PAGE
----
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Saser Kangri II—The Full Story

Posted on: September 22nd, 2011 by Intern

Last week we posted some snippets from Steve Swenson’s blog posts on the first ascent of Saser Kangri II.  The team consisted of Swenson (the current AAC President), past club President Mark Richey, and renowned alpine climber Freddie Wilkinson. Mark recently provided the AAC a full write-up, complete with pictures! The team, which also included Emilie Drinkwater, Kirstin Kramer, and Janet Bergman, managed to complete four other first ascents during their stay on the South Shupka Kunchang glacier, a region previously unexplored by climbers. The full report from Mr. Richey is downloadable below, the following is a summary of that report.

After arriving in early July, the team, with the help of many Indian Sherpas and climbers, took some time to establish their base camp.  Shortly thereafter, they moved onto the glacier and established an advanced base camp.  From here, the first ascents began in earnest. On July 31, Richey, Swenson, and Wilkinson topped out Tsok Kangri, a 6,585 meter peak. Four days later, Drinkwater and Kremer knocked off Pumo Kangri (6,250 meters). The next day, Bergman and Wilkinson completed an 8 pitch, 5.9+ on Saser Ling (6,100 meters).  And finally, the whole team minus Swenson (who was striving to get healthy for the push on SKII), summited Stegasaurus (6,660 meters).  But all of these climbs, each proud first ascents in their own right, were leading toward the main goal: Saser Kangri II, which at 7,518 meters was the second highest unclimbed mountain in the world.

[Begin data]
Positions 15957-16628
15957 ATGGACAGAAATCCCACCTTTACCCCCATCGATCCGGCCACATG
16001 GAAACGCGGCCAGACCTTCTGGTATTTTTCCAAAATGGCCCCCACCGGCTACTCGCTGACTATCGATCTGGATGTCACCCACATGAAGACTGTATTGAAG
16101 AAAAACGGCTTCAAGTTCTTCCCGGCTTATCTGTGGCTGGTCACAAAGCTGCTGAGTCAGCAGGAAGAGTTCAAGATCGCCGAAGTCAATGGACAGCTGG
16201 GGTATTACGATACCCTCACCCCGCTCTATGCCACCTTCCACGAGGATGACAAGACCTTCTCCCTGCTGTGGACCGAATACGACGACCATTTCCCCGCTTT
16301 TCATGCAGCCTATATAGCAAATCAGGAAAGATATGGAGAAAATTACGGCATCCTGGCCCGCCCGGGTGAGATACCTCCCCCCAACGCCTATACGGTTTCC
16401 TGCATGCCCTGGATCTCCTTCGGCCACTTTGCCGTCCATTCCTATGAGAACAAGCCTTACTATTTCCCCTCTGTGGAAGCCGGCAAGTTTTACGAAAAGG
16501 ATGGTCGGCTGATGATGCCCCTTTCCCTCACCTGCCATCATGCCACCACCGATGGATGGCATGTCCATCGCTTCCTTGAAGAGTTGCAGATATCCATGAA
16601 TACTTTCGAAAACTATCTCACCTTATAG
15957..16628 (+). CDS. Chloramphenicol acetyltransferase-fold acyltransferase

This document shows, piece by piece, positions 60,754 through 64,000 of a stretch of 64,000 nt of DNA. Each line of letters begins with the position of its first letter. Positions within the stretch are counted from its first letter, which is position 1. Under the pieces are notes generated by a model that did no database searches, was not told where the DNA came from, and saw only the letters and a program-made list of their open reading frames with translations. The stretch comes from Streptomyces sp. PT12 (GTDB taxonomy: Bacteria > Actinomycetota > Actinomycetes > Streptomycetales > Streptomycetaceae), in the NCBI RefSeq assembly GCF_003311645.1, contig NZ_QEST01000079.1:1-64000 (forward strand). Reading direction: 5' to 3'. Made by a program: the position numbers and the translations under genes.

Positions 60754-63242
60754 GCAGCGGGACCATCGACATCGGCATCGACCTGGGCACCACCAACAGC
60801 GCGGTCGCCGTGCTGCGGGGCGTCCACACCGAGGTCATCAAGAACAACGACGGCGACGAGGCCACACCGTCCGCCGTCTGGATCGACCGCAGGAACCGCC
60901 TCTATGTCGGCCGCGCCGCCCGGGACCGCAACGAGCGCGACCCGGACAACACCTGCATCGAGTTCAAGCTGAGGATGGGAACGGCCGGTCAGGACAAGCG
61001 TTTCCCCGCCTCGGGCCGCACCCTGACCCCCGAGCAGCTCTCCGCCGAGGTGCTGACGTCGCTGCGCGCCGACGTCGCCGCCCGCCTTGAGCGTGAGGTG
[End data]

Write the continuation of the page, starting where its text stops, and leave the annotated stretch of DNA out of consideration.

The four-day ascent of SKII began on August 21, after Swenson had regained his strength. Day one brought them to Camp 1, dubbed “The Launchpad.” After this point (6,000m), no ledges sizeable enough for the tent were available, so for the subsequent two camps, “Ice Hammocks” were employed to shore up ice and snow, thereby creating a platform barely big enough for their tent. Camp 2 was established on the ramp system right of the Great Couloir at 6,700 meters and Camp 3 was just below the summit, at 7,000 meters. Their 1,700 meter route, named “The Old Breed,” brought difficulties up to WI4 and M3. By August 25, they were back at advanced base camp. Says Wilkinson: “Saser Kangri II is a real hidden jewel of the Himalaya.  There aren’t many unclimbed 7,000 meter plus peaks left anymore, and to SKII’s first ascent, climbing unsupported in alpine-style, is a once-in-a-career opportunity.”

Unfortunately, after the successful summit bid and descent, Swenson’s minor sinus infection, which had hampered his climbing earlier in the month, suddenly worsened into a life-threatening situation. His condition steadily worsened, and once his airway began to be routinely blocked by “large, glue-like clumps of phlegm,” a rescue was called initiated with Global Rescue, the American Alpine Club’s rescue service. Late in the day, a helicopter made it the glacier and Swenson was evacuated to a hospital in Leh where he recovered quickly with the help of heavy antibiotics and bed rest. Luckily many parties, including the AAC and Global Rescue, were able to quickly act and avoid a potentially deadly situation.

The entire team reconnected a few days later, and after some recuperation time, flew back home to the States.  Congratulations to all the members of this highly successful expedition!

Download Mr. Richey’s report in .PDF format.

Read the other entries:

Saser Kangri II Day 1

Saser Kangri II Day 2

Saser Kangri II Day 3

Saser Kangri II Day 4—The Summit

Saser Kangri II—The Descent

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